Google’s Workplace, Absenteeism and Motivation


Over the last few years, Weber (2008) attests that the Google Company has witnessed a histrionic transformation. Today, the growth rate of this company is impressive. Serge Brin, together with Larry Page, founded the company in 1998 inside a California garage. Since then, the company has more than seven thousand Googlers working in Googleplexes across the world. The first product to be offered by Google was the search engine. This paper will describe the organization of the Google Company, absenteeism, motivational theories, and their application to absenteeism concerns, explore the role of organizational leadership.

Organization Structure of Google

Weber (2008) points out that since the Google founders are dynamic and young, they have put in place a managerial structure that does have any hierarchy. The company has an open policy as opposed to formal institutions. Concerning this policy, Google employees are free and encouraged to raise any concern affecting them directly or indirectly at the place of work (Girard, 2009). As noted by Hamen (2011), the firm has food corners, free food as well as numerous recreational activities such as ping-pong, assorted video games, and work out the gym for its employees. Besides, the Googlers are allowed to communicate freely within the workplace, and as such, teamwork and strong communication are entrenched in the firm’s corporate culture. Work within this company is organized in terms of projects (Weber, 2008).


Gitman and McDaniel (2008) describe absenteeism as unscheduled worker absences from a place of work. There are two distinct types of absenteeism, namely valid absenteeism as well as invalid absenteeism. Concerning valid absenteeism, it is a situation whereby a worker is absent from work for reasons that are beyond his/her power. On the other hand, invalid absenteeism entails a scenario whereby a worker is absent without being given permission for purposes that they can easily control. Some of the reasons why Google employees abscond from work include personal needs, personal illness, stress, entitlement mentality, as well as family issues.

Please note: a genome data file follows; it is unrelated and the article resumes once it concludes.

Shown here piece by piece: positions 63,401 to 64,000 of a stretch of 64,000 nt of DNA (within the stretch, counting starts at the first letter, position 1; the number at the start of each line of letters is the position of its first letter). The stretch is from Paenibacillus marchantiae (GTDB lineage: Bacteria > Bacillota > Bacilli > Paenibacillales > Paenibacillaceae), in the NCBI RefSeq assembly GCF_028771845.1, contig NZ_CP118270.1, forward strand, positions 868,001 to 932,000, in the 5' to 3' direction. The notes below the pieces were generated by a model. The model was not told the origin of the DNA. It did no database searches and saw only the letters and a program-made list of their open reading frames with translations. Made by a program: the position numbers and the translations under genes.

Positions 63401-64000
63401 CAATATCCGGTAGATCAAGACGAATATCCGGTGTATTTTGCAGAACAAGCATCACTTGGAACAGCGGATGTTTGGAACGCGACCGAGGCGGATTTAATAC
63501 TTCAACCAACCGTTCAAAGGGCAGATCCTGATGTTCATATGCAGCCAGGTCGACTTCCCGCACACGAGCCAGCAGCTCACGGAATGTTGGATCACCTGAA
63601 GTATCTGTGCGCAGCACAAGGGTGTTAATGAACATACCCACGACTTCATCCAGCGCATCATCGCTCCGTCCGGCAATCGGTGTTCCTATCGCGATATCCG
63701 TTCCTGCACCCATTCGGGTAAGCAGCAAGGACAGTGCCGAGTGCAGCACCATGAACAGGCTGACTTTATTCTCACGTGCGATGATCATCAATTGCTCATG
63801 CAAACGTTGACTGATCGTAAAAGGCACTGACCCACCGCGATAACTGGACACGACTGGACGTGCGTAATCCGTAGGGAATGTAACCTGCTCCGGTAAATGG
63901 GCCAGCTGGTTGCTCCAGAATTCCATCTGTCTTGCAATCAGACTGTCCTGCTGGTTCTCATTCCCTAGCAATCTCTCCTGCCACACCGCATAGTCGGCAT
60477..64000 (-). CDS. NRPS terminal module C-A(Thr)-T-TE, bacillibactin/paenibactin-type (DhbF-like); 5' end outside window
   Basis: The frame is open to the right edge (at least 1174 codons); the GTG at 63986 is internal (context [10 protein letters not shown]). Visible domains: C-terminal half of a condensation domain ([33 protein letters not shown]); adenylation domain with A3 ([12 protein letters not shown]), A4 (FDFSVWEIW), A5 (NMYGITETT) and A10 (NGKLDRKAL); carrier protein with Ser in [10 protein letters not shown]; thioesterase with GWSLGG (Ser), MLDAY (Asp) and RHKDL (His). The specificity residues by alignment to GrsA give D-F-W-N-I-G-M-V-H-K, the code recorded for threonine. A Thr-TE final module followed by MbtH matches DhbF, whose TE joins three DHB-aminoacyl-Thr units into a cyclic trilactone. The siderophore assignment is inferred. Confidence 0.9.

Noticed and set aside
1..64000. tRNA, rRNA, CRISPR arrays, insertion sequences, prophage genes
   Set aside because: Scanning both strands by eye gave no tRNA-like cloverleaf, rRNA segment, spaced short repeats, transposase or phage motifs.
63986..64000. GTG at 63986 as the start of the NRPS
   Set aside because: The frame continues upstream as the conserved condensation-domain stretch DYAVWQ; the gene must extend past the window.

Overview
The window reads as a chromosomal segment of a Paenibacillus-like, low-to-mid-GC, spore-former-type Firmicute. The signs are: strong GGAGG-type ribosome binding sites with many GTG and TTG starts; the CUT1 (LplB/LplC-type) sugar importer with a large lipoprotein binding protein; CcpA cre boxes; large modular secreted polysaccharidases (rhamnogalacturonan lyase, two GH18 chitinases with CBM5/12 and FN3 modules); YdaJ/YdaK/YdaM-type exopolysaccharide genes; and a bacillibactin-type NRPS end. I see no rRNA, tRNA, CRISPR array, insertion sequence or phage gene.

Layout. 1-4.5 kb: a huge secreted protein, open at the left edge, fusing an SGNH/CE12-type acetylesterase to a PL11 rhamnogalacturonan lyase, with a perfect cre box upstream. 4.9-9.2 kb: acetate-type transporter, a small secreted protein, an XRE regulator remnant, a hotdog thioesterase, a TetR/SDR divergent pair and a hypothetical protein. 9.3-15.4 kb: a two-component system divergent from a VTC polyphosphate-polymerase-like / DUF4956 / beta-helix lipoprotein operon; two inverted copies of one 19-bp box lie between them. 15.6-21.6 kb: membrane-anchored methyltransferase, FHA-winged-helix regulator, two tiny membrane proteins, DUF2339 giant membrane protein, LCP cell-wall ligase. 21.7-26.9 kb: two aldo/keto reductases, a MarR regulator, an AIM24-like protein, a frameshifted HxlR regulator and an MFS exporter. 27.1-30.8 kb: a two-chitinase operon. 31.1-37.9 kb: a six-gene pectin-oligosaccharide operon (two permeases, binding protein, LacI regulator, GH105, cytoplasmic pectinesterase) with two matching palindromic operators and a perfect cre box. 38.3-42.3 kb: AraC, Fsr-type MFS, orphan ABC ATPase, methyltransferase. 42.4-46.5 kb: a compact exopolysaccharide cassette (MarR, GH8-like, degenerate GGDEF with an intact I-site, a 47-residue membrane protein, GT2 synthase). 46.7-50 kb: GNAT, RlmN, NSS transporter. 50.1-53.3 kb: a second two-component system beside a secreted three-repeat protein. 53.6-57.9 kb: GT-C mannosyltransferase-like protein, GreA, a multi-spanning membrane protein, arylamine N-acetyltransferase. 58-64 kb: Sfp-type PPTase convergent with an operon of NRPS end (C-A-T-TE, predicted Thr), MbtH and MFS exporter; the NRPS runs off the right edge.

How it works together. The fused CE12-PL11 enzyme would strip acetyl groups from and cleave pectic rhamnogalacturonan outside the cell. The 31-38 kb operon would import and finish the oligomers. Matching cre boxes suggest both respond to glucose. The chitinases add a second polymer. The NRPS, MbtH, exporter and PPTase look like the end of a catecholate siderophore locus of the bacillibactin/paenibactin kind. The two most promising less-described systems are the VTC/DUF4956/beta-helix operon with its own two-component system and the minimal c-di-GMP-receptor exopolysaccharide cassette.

Motivational Theories

Motivation has been pointed out as one of the reasons why there is an increased rate of absenteeism at the workplace. Steers, Mowday, and Shapiro (2004), as cited in Jex and Britt (2008), are of the opinion that motivation involves factors that play an integral role in energizing, channeling as well as maintaining individual conduct over time. Several motivational models have been developed in an attempt to elucidate why individuals are motivated. Maslow’s need hierarchy model, as enunciated by Jex and Britt (2008), explores the reasons why individuals work for their need deprivation or need satisfaction. The model suggests that individual needs can be classified into a hierarchy of relative predominance with self-actualization at the top and psychological needs at the bottom, as explained here (Lauby, 2005).

  • Physiological needs: refers to the fundamental requirements needed for the process of body maintenance such as sex, thirst as well as hunger. Although physiological needs are predominant of all, they are necessary and not dependent on each other.
  • Safety needs-They refers to such needs as economic security, desire for orderly life as well as freedom from physical harm.
  • Social needs: The needs emerge after safety needs, as well as after the requirements that are physiological are fulfilled, and social needs refer to the need for belongingness, affection, and love.
  • Esteem needs: These needs can be grouped into two categories. The first category consists of the need for adequacy, attainment as well as the need for strength. The second category includes the need for reputation, appreciation, and recognition.